It is no secret that South Asia is home to a vast and booming pharmaceutical market, one that is poised to serve more and more customers and patients both locally and far beyond its borders. Over the past several years, one of the fastest growing segments in the region is biologic drugs, which are used to treat chronic conditions because of their potential to offer patients better long-term outcomes and fewer side effects than traditional, chemical-based therapies. The biosimilar market is also growing driven by the fact that many biologics are scheduled to come off patent in the coming years.
And the shift is not going anywhere. According to the recent Quintiles IMS report, ‘Outlook for Global Medicines through 2021,’ pharmerging markets such as India will continue to be driven by non-original products over the next several years. At the same time, there is also a shift toward regulatory bodies in India and elsewhere across the Asia Pacific region increasing their focus on quality standards and lower particle burden for injectable drug products. Greater regulatory scrutiny and quality standards are placing added demands on drug manufacturers, suppliers and contract service providers. Motivated by concerns for patient safety, regulatory agencies in India and around the world are asking drug and packaging manufacturers to build quality into their products from the start to ensure consistent quality throughout a drug product’s lifecycle.
An evolving containment market
Given this increased focus on safety from regulatory agencies, pharmaceutical companies must now take a closer look at how they will contain their drug. For the majority of drugs, glass remains the preferred containment material. However, glass containment – while suitable for many drug products – can present compatibility challenges with biologics. Undesirable interactions include breakage, delamination, particulates in the suspension and design limitations that don’t allow for higher doses. The latter is relevant because biologic drugs are often made in larger doses and given less frequently.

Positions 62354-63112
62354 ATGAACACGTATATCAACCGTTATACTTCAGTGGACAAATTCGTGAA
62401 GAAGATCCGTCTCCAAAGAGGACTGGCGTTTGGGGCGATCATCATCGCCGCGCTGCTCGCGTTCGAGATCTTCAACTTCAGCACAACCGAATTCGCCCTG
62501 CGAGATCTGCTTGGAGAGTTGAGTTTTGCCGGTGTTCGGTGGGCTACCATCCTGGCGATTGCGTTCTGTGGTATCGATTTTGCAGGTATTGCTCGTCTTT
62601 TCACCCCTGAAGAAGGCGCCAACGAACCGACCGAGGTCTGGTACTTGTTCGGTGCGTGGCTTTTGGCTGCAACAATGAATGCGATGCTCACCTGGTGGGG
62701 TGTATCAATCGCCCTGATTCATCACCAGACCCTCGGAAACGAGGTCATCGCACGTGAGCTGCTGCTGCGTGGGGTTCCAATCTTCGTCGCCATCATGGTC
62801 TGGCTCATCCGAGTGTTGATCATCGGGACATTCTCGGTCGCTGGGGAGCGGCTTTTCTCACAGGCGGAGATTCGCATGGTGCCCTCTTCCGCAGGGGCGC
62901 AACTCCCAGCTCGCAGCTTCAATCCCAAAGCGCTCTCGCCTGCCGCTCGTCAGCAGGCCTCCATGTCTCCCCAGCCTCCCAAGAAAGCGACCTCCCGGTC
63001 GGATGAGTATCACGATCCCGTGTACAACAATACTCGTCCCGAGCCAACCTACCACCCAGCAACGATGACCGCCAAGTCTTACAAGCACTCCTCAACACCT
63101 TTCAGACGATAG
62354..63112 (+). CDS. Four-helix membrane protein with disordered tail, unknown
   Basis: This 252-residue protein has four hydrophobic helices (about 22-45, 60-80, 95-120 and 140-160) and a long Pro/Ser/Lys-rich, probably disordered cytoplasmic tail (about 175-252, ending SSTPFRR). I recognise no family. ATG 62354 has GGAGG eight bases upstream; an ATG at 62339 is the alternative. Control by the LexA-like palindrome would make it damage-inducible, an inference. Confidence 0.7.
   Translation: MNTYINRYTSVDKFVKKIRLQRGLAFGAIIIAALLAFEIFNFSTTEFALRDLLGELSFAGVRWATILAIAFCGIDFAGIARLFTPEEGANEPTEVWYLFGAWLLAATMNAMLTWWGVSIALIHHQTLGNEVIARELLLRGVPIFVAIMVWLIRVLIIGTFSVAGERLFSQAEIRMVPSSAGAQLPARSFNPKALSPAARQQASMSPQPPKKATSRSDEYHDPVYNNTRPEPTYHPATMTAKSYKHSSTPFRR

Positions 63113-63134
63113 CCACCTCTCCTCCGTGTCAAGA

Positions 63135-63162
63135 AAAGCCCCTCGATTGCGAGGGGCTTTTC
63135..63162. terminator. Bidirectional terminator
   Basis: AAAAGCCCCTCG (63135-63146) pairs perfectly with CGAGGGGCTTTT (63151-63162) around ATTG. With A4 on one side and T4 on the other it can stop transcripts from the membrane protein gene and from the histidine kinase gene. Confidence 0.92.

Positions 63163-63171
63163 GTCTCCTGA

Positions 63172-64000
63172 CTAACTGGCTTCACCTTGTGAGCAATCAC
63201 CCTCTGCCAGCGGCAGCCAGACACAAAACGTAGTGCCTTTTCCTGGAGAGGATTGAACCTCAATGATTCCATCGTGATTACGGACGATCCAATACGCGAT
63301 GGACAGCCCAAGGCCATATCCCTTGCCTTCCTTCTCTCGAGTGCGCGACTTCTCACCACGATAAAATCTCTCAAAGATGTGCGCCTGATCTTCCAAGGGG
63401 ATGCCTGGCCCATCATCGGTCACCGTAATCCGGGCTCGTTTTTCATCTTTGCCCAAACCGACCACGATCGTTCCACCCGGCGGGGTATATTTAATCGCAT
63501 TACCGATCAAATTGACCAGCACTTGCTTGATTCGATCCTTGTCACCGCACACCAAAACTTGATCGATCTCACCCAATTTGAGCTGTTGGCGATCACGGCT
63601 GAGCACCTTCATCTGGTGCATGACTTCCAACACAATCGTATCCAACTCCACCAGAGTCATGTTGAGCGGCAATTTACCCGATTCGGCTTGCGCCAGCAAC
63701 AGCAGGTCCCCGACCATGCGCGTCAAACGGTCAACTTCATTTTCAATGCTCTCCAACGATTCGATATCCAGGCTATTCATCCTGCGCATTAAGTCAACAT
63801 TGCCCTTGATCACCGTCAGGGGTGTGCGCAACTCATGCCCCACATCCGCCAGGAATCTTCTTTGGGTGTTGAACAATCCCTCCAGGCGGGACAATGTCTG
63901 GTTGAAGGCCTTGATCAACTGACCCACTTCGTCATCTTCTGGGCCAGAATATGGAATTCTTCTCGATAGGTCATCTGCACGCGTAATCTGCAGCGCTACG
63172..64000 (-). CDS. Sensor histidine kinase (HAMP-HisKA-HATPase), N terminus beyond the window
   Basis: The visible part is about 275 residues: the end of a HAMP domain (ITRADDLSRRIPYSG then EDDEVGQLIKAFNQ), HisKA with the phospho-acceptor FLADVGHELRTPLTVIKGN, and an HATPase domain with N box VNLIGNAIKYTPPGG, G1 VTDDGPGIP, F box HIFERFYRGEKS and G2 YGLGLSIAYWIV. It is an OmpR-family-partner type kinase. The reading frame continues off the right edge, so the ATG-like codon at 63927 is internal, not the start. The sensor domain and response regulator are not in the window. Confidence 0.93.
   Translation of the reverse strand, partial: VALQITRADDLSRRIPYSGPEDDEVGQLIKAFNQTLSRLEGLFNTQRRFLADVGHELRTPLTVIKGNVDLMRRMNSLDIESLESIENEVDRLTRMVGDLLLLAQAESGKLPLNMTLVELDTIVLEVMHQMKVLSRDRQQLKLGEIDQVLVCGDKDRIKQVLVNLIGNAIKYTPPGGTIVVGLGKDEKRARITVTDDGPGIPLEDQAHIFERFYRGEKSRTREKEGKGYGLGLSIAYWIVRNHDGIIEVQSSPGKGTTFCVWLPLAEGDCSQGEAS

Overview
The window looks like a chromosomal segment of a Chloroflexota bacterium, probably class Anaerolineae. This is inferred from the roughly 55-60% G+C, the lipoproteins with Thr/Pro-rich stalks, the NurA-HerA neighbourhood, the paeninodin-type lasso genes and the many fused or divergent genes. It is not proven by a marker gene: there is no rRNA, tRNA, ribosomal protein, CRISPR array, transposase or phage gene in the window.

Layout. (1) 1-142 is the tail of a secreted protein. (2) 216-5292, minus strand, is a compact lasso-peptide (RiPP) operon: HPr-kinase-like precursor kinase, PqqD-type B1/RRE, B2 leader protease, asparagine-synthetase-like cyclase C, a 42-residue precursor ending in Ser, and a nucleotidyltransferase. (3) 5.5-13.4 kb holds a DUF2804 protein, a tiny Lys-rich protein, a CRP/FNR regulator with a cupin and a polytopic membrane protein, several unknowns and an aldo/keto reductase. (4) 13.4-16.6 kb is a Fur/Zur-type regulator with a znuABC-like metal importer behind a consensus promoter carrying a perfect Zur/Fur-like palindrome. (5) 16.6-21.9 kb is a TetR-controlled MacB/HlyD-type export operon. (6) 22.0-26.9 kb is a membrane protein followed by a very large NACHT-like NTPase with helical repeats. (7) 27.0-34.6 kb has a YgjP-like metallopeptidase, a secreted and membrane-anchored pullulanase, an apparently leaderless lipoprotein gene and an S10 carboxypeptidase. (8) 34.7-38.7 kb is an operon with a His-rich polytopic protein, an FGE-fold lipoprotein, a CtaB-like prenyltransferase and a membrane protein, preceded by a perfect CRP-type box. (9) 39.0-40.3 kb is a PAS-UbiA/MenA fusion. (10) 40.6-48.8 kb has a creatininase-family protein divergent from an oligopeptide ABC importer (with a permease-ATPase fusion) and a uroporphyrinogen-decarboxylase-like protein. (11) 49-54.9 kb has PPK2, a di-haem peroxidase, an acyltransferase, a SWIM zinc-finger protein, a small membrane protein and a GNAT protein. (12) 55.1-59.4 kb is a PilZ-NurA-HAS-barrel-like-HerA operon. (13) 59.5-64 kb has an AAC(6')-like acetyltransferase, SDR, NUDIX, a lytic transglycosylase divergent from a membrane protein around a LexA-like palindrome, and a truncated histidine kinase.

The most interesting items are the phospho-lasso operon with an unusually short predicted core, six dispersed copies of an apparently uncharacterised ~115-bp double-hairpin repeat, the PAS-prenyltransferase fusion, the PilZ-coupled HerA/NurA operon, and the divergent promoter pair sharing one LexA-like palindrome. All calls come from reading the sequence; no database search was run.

Enter cyclic olefin polymers (COPs), which can be molded into a variety of shapes and designs. These systems can be designed to enable larger fill volumes and tighter dimensional tolerances, meaning manufacturers can optimize functionality and performance. The factors contributing to the increase of COPs include:
Breakage: A single dose of a biologic drug can cost hundreds or even thousands of dollars. And unlike chemical drugs, for which a 90% price drop can be seen for generic versions, biosimilars commonly cost only 20-30% less than their biologics counterparts. Given these prices, breakage in a clinic or at home presents not only a patient or employee safety issue, but also a major cost concern. Plastics solve that problem.
Supplying a global market: As regulatory agencies crack down on the safety of drugs and their delivery devices and South Asian biopharmaceutical manufacturers of biologics and biosimilars set their sights on supplying a more global market, it will be increasingly important to show regulatory agencies that quality measures are built into the products that deliver their drug. This quality assurance will be essential in order to become leaders in the biologic and biosimilar market. COPs help to address many of the concerns of glass containment for biologics and therefore provide an attractive alternative.
Cost: Problems with primary containment materials can result in delayed regulatory approvals, packaging variability and shortages of needed drug product on the market. All three problems can significantly damage a company’s bottom line as well as its reputation. But higher quality can come with higher investment, so the challenge for drug containment manufacturers becomes achieving the balance between managing the costs of provide higher-quality products while staying mindful of the customers’ total cost and profitability. Polymers can help companies to address this intersection of higher quality and improved overall cost.